Letters To the Board

Letter: Opinion

Letter submitted by Cadboro Bay Resident to the Cadboro Bay Residents Association:

December 21, 2022

The excerpts from the following article are quite indicative of the direction, we are headed.  Twice recently, Cadboro Bay residents rejected attempts to get heavy densification into the bay through changing the Local Area Plans.  Now Saanich is claiming that Local Area Plans do not fit the Official Community Plan and public hearings can thus be bypassed.  This is an interesting attempt at subverting traditions of local democracy, similar to the Missing Middle Housing Initiative in Victoria, which was born from flawed reasoning from the development lobby in an attempt to bypass traditional local input processes, a dangerous trend against local democracy. 

This would be accomplished with what they euphemistically refer to as pre-zoning, something that would allow rezoning that bypasses traditional community feedback e.g., from resident associations, through public hearings etc. The OCP update process, is itself deeply flawed, utilizing once again a survey that was open to anyone in the world, who could fill out the form as many times as they would like without stating who they are, or where they live, something rife for outside manipulation.  Once again, using a phony ‘local survey’ loaded with questions pushing a development/densification agenda looks a lot less like it is driven by local democratic input, than by wider political party interests aligned with the interests of the development lobby, who have communicated to Saanich on this subject.  To quote from a communication that was sent by a development lobby to Saanich on this subject last year:

UDI recognizes that planning on a neighbourhood level through Local Area Planning can be very divisive. The fracturing of the community for planning purposes allows entrenched interests in the neighbourhood to dilute the planning process, which in turn hinders progress on the overarching community wide needs, which are well identified in Saanich’s Housing Needs Report


With this direction of policy, are our elected officials pursuing an agenda driven by the residents, or by outside interests?

EXCERPT from Capital Daily article:

In Saanich, local area plans are incorporated into the OCP bylaw. But because some local area plans don’t match the OCP’s priorities on issues such as density or building height restrictions, the district can’t then interpret a particular development as being consistent with its OCP and push it past a public hearing.

“I think we are among the few municipalities in the province that does this,” Murdock said.

The district is trying to figure out if it is possible to update the OCP— a process currently underway and expected to be finished next year—in a way that recognizes that some of the local area plans are out of date and contrary to the goals of the OCP.

“We need to explore what decoupling would look like—that would certainly help us to move things forward,” he said.


“Once the OCP and neighbourhood plans are approved, Murdock believes Saanich will be ready to take the next big step: pre-zoning land, similar to Victoria’s Missing Middle proposal, to reflect the approved priorities. Developments that fit those priorities would then be relatively quick and easy to build.”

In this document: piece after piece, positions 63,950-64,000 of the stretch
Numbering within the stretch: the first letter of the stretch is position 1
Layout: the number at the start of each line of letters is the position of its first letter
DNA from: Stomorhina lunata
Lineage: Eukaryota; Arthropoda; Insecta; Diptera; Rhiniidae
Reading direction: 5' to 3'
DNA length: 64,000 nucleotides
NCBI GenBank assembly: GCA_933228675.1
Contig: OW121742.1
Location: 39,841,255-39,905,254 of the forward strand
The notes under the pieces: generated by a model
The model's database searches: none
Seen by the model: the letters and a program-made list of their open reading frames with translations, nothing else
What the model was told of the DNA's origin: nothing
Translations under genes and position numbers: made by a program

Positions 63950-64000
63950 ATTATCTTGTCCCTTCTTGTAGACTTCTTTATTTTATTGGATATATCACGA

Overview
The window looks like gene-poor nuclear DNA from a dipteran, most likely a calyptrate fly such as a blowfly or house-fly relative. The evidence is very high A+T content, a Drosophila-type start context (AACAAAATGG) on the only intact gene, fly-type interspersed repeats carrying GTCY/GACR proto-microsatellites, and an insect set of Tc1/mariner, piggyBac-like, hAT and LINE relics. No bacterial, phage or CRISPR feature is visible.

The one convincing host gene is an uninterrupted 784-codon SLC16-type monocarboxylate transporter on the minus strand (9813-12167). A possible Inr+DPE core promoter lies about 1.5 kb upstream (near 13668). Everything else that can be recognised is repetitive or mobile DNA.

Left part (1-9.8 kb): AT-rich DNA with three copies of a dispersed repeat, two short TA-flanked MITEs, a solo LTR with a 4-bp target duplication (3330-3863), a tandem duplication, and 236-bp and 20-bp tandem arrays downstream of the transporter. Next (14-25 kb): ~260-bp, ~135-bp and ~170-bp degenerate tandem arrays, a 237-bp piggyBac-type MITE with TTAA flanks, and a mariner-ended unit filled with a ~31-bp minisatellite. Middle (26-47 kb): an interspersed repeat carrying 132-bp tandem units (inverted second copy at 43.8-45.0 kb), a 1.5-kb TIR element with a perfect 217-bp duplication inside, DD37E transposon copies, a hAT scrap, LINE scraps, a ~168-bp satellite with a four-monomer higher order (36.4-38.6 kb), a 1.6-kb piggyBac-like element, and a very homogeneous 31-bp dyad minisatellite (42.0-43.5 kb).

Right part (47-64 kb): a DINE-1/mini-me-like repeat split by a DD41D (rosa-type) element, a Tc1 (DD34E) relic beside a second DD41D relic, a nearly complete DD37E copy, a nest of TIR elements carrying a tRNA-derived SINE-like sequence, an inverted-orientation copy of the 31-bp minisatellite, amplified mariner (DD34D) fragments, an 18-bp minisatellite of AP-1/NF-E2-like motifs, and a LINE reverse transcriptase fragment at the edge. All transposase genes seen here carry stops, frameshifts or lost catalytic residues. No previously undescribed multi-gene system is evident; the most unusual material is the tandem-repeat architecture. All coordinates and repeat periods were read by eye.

Thank you,

Sasha Izard

5 thoughts on “Letter: Opinion”

  1. Prezoning:

    “Depending on who’s talking it’s called blanket rezoning, city-initiated rezoning, upzoning, or pre-zoning. Regardless of the jargon, it always amounts to the idea that large areas—or whole cities—could be designated as places where more units can be built by default, encouraging cities to densify. A residential lot that contains a detached house in this model might go straight to a fourplex without ever going before city council.”


    Sounds pretty democratic right?

  2. Thank you Sasha for outlining so clearly how our locally elected officials, which includes the majority of Saanich councillors and our mayor, are increasingly being swayed by the interests of the development industry, over the interests of the local residents. When local resident’s interests are ignored or manipulated in favour of corporate interests, we no longer have a democracy.

  3. I agree with the writers assessment having watched how local and regional politics function, since 2006. I believe when the pre-zoning, by any other name, will challenge Climate Change and Biodiversity priorities that have been identified in our Local Area Plans. Saanich taxpayers wasted $60,000 on extending workshops on ‘affordable housing’ plans in the Cadboro Bay LAP process after the final reports of the community consultation had been reported by staff. That’s Sixty Thousand Dollars. To me, that’s a lot of misspent funds that could have gone to hiring more staff to work on planning. in my opinion

    Many new residents in my neck of the woods who do not have history on what the community is facing by creating density in areas that do not work within Federal, provincial or local changes.

    How is it we elect a municipal government, and we are not represented?? That really worries me. To say I am disappointed in what I am reading, and have read since the October election, is an understatement.

    So much is at risk when we have so much to gain with all the focus on density and not climate change and protection biodiversity & Coastal Douglas Fir environments & ecosystems. Where is the sustainability that was talked about in every presentation given during the past municipal election?

  4. “How is it we elect a municipal government, and we are not represented?? ”

    Because Saanich left its ward system in the 1950s. This is the result.

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